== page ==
Why the White Rhinoceros is Anything but a White Elephant


White Rhino Eye
by Sara Yeomans CC 2.0

If you travel to the Ol Pejeta Conservancy in Kenya you will have the opportunity to view the last three Northern White Rhinoceroses on the planet. Unable to reproduce, these three aging rhinos are the last relic of the once populous species that used to thrive in Northern African climate (Ryder at al., Zoo Biology). That is, until scientists are able to perfect cellular technologies that will give them the ability to repopulate the Northern White Rhinoceros as well as other endangered species.

More species are becoming endangered or extinct in our lifetime than ever as we enter the sixth great extinction period, otherwise known as the Anthropocene. Conservation biologists are tirelessly working to preserve the habitats of these creatures, but what if there was a way to undo part of the damage that was already done? If scientists are successfully able to repopulate the White Rhinoceros, we are setting ourselves up to also bring back some of the many other species that we have lost.

Even with a limited conservation budget, working to revive the White Rhino is still worth it. While it may seem more fun to bring back the woolly mammoth, or create a real world Jurassic Park (without the escaped, out of control dinosaurs part), these rhinos are still a living breathing species that need our help to make it. They are also a species that didn’t go extinct by natural causes, or even secondhand human causes (like introducing an invasive species or global warming), but because they were poached into extinction. In this case, isn’t it our responsibility to try to undo our mistakes before the ecosystem moves on without the rhino and it’s too late? Focusing research on saving the white rhino would also serve as a way to further advance our genetic technologies. With the large impact humanity has had on the planet, conservation biology has turned into a race against time. The fact that we are struggling to distribute funding shouldn’t be the end for projects such as this one, but as a start for movements to get more money into conservation.

According to the journal “Rewinding the Process of Mammalian Extinction”, the end goal of using reproductive technologies to recreate the Northern White Rhino population by using surrogate mothers is still several years away. There are many complications due to the old age of the remaining three Northern White Rhinos. Researchers are currently looking for a surrogate species to carry the rhino species back to a healthy population size. The first mammal embryo was developed through transferring the cells from adult nuclei into recipient cells as long as twenty years ago (Wilmut et al., 1997). Since then, we have been able to successfully reproduce the process for over twenty different species, indicating that discovering a process that works for the White Rhino would definitely be within the realm of possibilities.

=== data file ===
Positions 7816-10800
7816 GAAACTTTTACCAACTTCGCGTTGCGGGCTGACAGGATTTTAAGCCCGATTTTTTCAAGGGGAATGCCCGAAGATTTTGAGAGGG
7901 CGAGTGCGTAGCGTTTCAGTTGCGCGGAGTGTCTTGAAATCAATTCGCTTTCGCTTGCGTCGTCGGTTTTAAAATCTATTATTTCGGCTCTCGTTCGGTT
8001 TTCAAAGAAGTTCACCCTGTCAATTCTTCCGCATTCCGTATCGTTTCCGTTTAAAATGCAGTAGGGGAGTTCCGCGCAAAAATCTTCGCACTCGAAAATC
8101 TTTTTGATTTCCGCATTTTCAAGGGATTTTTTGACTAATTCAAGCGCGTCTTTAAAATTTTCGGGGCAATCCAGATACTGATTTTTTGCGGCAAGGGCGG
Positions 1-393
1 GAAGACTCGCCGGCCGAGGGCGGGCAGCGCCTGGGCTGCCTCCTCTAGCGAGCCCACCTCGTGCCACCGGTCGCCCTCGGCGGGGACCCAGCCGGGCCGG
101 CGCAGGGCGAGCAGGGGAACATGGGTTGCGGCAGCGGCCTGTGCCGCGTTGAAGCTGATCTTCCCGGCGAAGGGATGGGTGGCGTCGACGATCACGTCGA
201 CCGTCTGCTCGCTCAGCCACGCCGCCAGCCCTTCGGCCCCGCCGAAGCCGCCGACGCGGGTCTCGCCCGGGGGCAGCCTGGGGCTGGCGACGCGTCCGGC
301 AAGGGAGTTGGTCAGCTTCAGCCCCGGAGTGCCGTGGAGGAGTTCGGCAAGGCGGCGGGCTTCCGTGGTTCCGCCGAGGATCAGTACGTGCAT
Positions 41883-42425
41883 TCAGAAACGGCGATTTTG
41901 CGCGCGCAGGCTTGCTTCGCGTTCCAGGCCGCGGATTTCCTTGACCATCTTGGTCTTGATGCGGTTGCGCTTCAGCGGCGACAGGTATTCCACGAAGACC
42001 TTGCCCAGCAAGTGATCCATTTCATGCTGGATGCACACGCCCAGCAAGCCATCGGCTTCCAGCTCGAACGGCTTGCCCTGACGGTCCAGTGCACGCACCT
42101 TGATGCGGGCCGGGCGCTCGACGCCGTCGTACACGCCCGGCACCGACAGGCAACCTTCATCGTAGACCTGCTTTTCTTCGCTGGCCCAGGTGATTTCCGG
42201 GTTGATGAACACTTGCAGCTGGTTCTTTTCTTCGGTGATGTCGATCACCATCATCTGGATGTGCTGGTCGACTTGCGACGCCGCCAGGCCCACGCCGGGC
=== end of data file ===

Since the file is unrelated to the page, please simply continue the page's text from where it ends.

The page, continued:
To be sure, genetically recreating organisms from stem cells could have negative consequences as well. If an organism is reintroduced to its native environment from the brink of extinction, the ecosystem could have adapted without it, especially with all of the changes due to global warming. There is also the fact that we have to pick and choose where our conservation budget goes, and spending money on this could lead to less funding for other projects.

But if we are going to bring back a species from the brink of extinction, why not this one? The Northern White Rhinoceros was only completely moved into captivity a few years ago, so it still has a place in its old ecosystem. This would make it easier to reintroduce than a species that has been extinct for decades, because “introductions outside the indigenous range, or the release of long-extinct species, carry a greater level of uncertainty, because these constitute creation of novel ecosystems” (Seddon et al.,University of Otago, Trends in Ecology and Evolution). They have a close relative in the Southern White Rhino that we can potentially use as a surrogate, even though these two species are found in separate parts of Africa. This isn’t a species where we can try to rebuild the population in captivity, or hope if we stop poaching they will return back to what they once were. Their only hope is in-vitro fertilization. We have the chance to stop another species from falling through our grasp into extinction. The question shouldn’t be why bother investing in the technology to give this species a second chance, but why do we require so much convincing to believe that an entire species is worth the effort it takes to save it?

Saragusty, Joseph, Sebastian Diecke, Micha Drukker, Barbara Durrant, Inbar Friedrich Ben-Nun, Cesare Galli, Frank Göritz, Katsuhiko Hayashi, Robert Hermes, Susanne Holtze, Stacey Johnson, Giovanna Lazzari, Pasqualino Loi, Jeanne F. Loring, Keisuke Okita, Marilyn B. Renfree, Steven Seet, Thomas Voracek, Jan Stejskal, Oliver A. Ryder, and Thomas B. Hildebrandt. “Rewinding the Process of Mammalian Extinction.” Zoo Biology 35.4 (2016): 280-92. Wiley Online Library. Web. 3 Sept. 2016. <http://onlinelibrary.wiley.com/doi/10.1002/zoo.21284/full>.

Seddon, P. J., Moehrenschlager, A., & Ewen, J. (2014). Reintroducing resurrected species: Selecting DeExtinction candidates. Trends in Ecology & Evolution, 29(3), 140-147. doi:10.1016/j.tree.2014.01.007

Wilmut I, Schnieke AE, McWhir J, Kind AJ, Campbell KH. 1997. Viable offspring derived from fetal and adult mammalian cells. Nature 385(6619):810–813.

This entry was posted in Conservation Biology Posts, Conservation Editorials 2016. Bookmark the permalink.

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